My 3-year experiment in so-called living.

As my friend, Brian, says: "You appear to be all alone, star, though hopefully not in a state..." All is not as it appears.

As my friend, Brian, says: "You appear to be all alone, star, though hopefully not in a state..." All is not as it appears.

Driving, hiking and camping in enormous, desolate deserts causes (or allows?) unorthodox things to transpire.

Witness this pinball cascade of thoughts: A friend was recently diagnosed with a psychological illness, and her relationship ended because of it.

Which got me thinking about the nature of disease and communion with others. Why is it that mental illness (usually) affects partners in ways that are more unbearable than physical illness? Couples do not (usually) break up if cancer is diagnosed. Before I go too far down that rabbit hole, this is not intended as a psycho-sociological discourse. It's a means to an end, apparently.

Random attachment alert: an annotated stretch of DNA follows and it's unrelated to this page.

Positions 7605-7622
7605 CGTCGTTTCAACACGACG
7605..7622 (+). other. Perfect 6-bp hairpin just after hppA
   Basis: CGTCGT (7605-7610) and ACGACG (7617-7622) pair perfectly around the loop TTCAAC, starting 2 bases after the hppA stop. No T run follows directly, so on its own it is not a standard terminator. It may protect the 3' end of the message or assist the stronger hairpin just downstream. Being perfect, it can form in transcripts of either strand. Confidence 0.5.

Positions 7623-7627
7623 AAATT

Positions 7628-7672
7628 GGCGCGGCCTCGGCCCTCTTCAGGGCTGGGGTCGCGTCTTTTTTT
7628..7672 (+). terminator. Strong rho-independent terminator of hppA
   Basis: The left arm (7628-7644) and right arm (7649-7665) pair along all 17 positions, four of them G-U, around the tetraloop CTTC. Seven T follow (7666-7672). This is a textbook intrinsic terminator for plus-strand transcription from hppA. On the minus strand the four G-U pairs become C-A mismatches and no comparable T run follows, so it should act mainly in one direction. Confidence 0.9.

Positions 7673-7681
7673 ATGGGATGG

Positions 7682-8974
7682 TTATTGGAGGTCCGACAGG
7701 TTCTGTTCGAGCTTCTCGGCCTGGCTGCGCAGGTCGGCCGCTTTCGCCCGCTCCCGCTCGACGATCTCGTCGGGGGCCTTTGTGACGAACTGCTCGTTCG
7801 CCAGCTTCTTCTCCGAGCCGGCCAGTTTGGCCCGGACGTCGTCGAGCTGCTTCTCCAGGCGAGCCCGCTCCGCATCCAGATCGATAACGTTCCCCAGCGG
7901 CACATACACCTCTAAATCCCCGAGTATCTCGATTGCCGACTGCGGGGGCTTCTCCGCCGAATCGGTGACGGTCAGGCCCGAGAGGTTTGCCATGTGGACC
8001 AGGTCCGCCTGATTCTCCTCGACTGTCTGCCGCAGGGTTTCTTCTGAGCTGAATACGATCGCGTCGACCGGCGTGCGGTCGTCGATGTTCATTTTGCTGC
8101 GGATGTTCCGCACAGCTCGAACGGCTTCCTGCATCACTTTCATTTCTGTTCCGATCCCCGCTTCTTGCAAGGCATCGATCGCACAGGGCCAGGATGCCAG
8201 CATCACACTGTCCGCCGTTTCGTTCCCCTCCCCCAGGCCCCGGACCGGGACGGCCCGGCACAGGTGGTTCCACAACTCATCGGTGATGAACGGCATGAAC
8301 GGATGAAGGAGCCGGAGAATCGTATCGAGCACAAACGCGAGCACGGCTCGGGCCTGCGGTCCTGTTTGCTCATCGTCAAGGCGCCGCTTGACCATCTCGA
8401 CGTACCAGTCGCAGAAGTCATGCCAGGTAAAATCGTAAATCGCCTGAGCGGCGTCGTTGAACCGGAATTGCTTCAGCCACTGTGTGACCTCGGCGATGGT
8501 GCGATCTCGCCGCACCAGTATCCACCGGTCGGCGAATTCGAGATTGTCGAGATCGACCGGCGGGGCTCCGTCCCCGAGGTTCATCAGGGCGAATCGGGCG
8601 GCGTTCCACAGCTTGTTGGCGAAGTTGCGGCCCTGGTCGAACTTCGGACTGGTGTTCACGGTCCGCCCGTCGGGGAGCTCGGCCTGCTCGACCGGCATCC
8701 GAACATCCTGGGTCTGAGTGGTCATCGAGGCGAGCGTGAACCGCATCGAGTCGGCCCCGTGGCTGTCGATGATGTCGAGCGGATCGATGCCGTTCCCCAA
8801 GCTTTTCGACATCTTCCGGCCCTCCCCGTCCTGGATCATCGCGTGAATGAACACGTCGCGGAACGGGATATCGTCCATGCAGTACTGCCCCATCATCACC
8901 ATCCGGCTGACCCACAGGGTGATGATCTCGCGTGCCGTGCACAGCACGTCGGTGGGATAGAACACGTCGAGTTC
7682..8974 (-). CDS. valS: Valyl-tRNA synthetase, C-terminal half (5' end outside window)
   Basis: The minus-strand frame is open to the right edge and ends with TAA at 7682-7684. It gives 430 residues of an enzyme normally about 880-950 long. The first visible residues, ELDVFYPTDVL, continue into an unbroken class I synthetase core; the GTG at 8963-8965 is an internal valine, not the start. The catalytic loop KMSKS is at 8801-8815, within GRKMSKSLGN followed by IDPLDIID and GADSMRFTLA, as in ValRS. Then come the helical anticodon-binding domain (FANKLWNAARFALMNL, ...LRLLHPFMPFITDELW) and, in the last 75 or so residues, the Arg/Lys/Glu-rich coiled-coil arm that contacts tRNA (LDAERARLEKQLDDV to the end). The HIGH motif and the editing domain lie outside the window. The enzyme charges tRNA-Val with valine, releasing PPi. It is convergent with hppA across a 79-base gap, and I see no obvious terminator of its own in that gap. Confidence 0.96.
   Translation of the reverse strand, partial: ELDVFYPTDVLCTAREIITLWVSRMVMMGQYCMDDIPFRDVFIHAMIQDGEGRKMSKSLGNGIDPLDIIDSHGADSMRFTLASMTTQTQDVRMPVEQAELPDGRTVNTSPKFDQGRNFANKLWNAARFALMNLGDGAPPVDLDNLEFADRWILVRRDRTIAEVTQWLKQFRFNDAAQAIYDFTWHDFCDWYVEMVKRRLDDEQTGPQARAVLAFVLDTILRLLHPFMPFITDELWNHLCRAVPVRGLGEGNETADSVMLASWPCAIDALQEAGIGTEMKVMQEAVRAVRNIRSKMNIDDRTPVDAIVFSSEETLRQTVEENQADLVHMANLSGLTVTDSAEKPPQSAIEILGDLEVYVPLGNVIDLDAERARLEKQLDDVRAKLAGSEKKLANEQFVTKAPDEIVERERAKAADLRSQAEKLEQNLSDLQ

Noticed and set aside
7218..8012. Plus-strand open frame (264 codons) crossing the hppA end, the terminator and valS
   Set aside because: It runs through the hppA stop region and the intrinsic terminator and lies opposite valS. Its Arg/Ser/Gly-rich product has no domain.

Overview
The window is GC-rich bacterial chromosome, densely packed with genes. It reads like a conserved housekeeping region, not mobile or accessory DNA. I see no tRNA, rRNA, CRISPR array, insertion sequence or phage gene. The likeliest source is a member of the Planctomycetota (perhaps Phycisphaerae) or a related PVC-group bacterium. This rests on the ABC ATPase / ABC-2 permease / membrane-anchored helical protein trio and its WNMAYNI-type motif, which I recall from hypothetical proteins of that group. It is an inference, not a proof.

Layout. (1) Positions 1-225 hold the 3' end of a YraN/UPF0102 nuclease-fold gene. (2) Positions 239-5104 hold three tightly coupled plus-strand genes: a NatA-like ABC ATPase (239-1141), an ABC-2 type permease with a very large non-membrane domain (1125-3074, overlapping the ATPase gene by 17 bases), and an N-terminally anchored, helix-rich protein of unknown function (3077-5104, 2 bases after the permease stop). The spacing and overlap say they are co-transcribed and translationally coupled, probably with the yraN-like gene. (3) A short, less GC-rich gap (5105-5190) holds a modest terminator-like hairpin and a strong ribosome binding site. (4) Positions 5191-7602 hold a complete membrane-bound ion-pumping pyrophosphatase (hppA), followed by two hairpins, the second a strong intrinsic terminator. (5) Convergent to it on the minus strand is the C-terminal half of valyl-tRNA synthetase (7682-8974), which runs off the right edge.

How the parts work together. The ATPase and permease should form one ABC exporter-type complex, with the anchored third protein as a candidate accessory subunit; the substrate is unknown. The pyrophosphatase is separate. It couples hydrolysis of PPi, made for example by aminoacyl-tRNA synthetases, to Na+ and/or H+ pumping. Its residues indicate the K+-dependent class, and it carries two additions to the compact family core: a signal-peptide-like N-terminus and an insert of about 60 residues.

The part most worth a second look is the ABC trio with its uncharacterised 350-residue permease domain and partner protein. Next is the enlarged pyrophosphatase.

Which got me thinking about what I would do if diagnosed. Why do humans seek treatment, except for the avoidance of pain to self and others? We all have to die of something, sometime. Why and to what are we so attached? Why not just live with heightened awareness and call it a day. Would I be like Nora Ephron and not tell anyone of my disease? Or more like Christopher Hitchens?  Or...

Which got me thinking what would I do if given three years to live? Why three? Well, one seems too dramatic; I'm not (at present) fearless enough to live as if I only had one year left. Five years seems too long to maintain this presence of mind and 'experiment' in living. Two is too 'even.' Three seemed 'odd" enough.

 

Who knows what will happen filtering decisions through this matrix.